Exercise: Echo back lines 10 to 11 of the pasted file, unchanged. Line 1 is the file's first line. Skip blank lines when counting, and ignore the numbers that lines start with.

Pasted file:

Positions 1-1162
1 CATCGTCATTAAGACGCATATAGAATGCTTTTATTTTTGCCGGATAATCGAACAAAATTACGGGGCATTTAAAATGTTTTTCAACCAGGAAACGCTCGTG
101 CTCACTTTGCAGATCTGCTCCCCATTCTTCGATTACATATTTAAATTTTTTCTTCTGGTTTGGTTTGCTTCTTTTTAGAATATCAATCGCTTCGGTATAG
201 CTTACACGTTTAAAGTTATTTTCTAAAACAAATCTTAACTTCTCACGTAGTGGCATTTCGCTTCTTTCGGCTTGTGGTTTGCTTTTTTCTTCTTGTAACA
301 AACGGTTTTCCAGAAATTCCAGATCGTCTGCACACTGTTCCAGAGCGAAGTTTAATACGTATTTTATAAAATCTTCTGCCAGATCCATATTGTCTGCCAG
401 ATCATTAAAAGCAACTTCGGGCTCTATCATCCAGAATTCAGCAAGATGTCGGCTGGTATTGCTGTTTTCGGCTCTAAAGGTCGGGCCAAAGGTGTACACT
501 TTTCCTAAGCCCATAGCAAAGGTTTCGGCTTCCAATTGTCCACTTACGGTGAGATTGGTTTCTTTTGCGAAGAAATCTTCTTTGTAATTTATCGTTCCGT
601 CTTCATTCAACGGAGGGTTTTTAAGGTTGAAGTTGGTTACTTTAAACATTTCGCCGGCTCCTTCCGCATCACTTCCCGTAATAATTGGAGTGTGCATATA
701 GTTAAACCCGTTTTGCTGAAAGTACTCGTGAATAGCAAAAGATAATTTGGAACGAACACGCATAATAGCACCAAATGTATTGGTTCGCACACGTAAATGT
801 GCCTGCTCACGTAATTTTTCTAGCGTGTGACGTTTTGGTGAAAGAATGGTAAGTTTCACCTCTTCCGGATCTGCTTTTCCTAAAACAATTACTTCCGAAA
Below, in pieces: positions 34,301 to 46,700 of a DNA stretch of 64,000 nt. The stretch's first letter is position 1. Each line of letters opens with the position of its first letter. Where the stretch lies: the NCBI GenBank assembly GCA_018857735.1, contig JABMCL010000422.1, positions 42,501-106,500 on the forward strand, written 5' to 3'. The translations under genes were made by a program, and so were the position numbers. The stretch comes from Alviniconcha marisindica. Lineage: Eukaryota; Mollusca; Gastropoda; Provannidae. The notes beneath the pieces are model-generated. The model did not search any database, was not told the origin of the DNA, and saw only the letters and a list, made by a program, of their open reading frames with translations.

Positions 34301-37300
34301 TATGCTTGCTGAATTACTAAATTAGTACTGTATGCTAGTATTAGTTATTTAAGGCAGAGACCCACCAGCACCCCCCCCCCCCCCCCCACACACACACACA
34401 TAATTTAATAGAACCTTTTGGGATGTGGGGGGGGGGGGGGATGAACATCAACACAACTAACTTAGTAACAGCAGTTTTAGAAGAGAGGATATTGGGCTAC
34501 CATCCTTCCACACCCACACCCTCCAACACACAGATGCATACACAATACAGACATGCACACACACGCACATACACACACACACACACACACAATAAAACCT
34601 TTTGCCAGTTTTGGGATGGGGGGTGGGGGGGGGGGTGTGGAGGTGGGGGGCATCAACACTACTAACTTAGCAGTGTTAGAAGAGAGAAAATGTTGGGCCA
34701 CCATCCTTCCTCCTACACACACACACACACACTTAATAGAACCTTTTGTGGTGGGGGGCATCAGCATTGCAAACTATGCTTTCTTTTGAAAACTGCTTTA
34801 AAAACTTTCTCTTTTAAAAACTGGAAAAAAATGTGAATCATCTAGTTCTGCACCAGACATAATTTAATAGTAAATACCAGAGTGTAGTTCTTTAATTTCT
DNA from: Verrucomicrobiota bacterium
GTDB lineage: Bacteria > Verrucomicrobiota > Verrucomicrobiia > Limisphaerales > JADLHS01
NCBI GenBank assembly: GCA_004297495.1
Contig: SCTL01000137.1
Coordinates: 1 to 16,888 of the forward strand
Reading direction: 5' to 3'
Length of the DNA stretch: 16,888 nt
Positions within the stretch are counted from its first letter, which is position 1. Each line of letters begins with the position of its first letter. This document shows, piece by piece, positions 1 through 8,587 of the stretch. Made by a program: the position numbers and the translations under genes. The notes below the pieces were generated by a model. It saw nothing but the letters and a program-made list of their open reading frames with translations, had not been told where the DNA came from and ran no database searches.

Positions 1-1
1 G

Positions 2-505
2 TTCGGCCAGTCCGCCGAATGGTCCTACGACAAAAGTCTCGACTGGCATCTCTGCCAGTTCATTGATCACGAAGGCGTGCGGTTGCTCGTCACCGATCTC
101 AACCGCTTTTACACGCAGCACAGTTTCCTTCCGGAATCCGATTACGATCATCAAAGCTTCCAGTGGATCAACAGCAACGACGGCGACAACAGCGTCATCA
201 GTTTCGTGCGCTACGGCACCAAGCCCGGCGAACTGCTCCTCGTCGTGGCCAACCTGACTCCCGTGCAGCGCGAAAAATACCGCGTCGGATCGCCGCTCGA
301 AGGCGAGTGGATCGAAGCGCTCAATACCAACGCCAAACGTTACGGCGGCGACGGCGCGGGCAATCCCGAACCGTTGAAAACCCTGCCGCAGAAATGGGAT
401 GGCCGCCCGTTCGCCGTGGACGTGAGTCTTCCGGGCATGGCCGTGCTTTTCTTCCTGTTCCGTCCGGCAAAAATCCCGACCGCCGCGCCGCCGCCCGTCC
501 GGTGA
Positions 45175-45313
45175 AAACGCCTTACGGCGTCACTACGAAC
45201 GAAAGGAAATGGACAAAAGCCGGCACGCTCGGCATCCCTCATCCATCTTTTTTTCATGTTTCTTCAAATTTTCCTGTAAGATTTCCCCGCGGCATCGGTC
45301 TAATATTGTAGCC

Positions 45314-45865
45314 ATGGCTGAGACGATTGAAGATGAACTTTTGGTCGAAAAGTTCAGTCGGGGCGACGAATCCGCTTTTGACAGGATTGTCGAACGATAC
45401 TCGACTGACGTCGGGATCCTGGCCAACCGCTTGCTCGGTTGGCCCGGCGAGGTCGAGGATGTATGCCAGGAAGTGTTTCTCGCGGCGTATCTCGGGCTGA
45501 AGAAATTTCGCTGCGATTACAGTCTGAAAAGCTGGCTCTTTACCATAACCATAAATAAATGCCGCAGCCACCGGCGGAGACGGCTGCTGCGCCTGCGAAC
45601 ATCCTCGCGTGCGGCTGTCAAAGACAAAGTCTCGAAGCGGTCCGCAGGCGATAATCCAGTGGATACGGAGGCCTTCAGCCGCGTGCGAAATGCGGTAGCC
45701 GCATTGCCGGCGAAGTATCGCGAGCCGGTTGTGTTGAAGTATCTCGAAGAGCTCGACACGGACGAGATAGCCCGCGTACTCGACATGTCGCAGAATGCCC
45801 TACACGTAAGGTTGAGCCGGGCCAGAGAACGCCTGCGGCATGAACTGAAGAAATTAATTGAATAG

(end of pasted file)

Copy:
801 GCCTGCTCACGTAATTTTTCTAGCGTGTGACGTTTTGGTGAAAGAATGGTAAGTTTCACCTCTTCCGGATCTGCTTTTCCTAAAACAATTACTTCCGAAA
Below, in pieces: positions 34,301 to 46,700 of a DNA stretch of 64,000 nt. The stretch's first letter is position 1. Each line of letters opens with the position of its first letter. Where the stretch lies: the NCBI GenBank assembly GCA_018857735.1, contig JABMCL010000422.1, positions 42,501-106,500 on the forward strand, written 5' to 3'. The translations under genes were made by a program, and so were the position numbers. The stretch comes from Alviniconcha marisindica. Lineage: Eukaryota; Mollusca; Gastropoda; Provannidae. The notes beneath the pieces are model-generated. The model did not search any database, was not told the origin of the DNA, and saw only the letters and a list, made by a program, of their open reading frames with translations.